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1 Wolf Quota Already Reached After Opening Weekend

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(credit: CBS) John Lauritsen
John Lauritsen is a reporter from Montevideo, Minn. He joined WCCO-...
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MINNEAPOLIS (WCCO) – For the first time ever, Minnesotans got a chance to hunt wolves over the weekend.

The controversial wolf hunt has been heavily debated by people on both sides of the issue.

On the eve of the hunt, WCCO-TV caught up with life-long hunter Wayne Johnson, a member of the Minnesota Deer Hunters Association. He had been selected in the lottery to hunt wolves, had even seen one on his trail camera, but wasn’t expecting to get one this past weekend. And he didn’t.

“I expect it to be a tough hunt,” he said. “Luck will be a big factor in it. I don’t expect us to hit quota. I really don’t.”

After the first weekend, less than 60 wolves were shot and the DNR closed the state’s East Central zone, because hunters hit the limit of 9 wolves.

The hunt is just three days old, but critics like Howling For Wolves have been vocal that it should have never started.

“This will be hurtful to all Minnesotans. They should be concerned about whether we are going to kill these wolves and trap them for $26 a license,” said Howling For Wolves founder Maureen Hackett.

There are also gray areas to the wolf hunt, two of which are detailed below.

Wolf Endangers Dog

Dale Finck was grouse hunting last month when Sage, his German shorthaired pointer, came running out of the woods with a wolf on her heels.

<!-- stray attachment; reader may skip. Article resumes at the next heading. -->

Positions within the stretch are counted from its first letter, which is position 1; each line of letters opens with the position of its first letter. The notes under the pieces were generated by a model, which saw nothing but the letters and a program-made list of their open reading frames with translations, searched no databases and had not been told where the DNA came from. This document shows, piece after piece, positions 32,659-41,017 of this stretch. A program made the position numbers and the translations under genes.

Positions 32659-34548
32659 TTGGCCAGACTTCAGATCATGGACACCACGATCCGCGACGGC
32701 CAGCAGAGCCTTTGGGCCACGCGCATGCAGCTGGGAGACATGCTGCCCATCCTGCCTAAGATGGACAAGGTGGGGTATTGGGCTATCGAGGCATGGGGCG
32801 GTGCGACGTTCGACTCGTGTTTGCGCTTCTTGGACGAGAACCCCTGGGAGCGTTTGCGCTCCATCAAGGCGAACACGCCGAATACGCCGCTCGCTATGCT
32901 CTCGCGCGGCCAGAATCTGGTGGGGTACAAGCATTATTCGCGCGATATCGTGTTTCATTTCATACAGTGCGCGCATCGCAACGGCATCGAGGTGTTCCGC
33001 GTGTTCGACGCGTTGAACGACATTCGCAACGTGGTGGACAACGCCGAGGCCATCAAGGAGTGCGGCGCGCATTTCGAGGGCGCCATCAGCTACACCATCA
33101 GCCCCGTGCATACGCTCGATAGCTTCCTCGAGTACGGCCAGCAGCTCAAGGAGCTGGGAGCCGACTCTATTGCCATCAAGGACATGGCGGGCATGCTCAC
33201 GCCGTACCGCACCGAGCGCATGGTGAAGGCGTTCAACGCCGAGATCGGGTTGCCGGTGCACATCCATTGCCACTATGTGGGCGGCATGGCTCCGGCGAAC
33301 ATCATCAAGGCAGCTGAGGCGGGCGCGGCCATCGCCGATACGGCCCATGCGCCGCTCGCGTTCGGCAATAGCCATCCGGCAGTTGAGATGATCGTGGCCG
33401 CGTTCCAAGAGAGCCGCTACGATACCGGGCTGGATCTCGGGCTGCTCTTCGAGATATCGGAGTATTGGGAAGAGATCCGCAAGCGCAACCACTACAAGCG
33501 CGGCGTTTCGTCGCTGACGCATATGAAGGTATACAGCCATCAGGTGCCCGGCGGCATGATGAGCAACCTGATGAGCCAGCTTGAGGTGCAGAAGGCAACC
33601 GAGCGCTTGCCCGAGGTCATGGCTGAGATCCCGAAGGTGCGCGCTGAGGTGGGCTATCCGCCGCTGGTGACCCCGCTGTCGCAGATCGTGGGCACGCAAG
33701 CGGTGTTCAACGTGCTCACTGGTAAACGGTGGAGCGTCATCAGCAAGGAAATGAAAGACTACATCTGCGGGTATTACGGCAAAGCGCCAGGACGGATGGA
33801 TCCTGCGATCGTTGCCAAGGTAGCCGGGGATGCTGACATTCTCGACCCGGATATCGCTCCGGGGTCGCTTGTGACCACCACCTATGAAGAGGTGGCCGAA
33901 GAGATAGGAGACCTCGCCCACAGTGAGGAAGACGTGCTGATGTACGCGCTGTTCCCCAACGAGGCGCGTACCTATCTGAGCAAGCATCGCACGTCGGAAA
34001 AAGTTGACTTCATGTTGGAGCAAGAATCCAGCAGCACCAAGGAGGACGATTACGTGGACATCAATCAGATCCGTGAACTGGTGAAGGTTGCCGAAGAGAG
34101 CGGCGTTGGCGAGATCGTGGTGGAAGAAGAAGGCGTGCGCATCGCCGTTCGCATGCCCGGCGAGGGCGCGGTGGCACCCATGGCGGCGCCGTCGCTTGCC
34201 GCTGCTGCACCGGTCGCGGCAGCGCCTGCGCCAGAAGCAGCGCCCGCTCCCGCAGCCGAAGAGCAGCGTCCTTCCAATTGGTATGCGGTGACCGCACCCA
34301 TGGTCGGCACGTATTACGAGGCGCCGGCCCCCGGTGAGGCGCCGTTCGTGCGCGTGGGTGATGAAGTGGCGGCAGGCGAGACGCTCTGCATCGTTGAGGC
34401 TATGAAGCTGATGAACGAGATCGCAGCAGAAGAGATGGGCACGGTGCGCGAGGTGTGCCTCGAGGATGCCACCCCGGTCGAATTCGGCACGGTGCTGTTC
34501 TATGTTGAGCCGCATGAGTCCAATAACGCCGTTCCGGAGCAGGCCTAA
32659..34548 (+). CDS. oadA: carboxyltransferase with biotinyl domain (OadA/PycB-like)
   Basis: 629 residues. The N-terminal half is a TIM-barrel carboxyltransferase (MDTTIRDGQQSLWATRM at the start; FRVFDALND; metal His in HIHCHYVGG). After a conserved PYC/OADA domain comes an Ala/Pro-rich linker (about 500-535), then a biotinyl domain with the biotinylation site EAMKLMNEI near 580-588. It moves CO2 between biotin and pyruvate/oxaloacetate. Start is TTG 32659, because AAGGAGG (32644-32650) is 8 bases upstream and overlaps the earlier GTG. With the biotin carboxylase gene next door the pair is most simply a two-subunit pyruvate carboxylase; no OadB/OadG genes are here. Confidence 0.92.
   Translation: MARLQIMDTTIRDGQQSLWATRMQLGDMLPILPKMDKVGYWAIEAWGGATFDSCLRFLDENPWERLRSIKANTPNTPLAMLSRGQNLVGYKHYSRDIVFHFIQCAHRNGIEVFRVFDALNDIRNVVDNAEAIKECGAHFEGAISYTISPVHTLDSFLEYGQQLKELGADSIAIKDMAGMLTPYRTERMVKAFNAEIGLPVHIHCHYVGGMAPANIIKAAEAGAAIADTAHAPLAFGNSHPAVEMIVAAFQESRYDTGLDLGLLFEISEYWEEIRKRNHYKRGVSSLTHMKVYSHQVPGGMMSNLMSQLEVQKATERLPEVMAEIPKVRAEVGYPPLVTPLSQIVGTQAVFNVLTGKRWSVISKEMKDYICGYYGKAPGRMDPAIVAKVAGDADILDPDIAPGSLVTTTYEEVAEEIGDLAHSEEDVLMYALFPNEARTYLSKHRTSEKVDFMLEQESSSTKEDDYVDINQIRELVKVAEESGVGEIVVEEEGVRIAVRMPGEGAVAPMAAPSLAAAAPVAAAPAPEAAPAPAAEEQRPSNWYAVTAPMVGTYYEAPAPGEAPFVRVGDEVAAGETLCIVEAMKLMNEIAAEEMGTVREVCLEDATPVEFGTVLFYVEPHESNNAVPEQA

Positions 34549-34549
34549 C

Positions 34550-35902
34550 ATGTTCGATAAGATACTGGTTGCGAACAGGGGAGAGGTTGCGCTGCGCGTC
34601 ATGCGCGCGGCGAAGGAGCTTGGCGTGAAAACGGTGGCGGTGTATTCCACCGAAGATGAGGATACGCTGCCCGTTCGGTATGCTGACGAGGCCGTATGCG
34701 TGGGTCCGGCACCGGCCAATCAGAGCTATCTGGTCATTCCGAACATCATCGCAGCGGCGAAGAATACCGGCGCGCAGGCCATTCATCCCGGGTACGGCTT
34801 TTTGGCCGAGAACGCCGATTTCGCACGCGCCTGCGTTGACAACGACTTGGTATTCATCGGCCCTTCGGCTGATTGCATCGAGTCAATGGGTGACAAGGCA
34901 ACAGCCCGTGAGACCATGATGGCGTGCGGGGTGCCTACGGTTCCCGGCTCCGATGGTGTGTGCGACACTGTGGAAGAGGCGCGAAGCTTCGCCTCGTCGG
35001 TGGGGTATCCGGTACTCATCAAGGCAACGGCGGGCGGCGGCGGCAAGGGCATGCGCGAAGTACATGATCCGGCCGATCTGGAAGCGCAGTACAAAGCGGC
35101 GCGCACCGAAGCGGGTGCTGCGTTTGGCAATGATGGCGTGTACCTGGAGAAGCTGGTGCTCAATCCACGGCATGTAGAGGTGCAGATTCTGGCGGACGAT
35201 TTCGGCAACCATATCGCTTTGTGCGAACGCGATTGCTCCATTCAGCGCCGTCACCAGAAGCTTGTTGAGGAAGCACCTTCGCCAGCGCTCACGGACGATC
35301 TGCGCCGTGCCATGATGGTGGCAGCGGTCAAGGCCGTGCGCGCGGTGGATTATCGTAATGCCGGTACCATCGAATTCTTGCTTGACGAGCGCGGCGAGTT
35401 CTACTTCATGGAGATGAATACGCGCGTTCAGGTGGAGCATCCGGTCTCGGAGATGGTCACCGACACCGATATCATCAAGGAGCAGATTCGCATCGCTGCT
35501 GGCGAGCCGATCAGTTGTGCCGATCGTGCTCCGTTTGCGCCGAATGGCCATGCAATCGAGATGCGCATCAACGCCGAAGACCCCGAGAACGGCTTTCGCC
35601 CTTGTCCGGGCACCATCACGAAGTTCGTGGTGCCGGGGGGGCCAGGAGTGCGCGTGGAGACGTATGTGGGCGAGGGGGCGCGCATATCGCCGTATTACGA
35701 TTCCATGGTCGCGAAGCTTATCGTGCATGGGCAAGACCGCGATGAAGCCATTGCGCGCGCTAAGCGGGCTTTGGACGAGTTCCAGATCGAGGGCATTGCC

“The look in his eyes told me he was going to kill, and I didn’t feel like I had another option,” Finck said.

He didn’t want to, but Finck shot the wolf from just eight yards away.

Wolf Endangers Livestock

Dale Lueck, who runs a cattle company, had a different wolf encounter.

“They were not just there to say hi to those cattle, they were going to kill them,” Lueck said.

Lueck said a couple weeks ago two wolves had a calf in their sights.

“So I busted a shot off from clear up there — and it’s 400 yards– and boy they went right back in the woods,” Lueck said.

He was shooting to scare the wolves off, but due to new legislation, it would have been legal for Lueck to shoot the wolves to protect his livestock. That’s just one of a few scenarios that have now made Minnesota wolves fair game. On a side note: Lueck is running for office.

“I believe they are a great animal,” Johnson said. “I think it is a sustainable resource we should have in this state for many years.”

The DNR said the limit of nine wolves was reached for the East Central Zone for the first of the two-part season, which ends Nov. 18.

The second season of wolf hunting and trapping runs from Nov 24 to Jan. 31.

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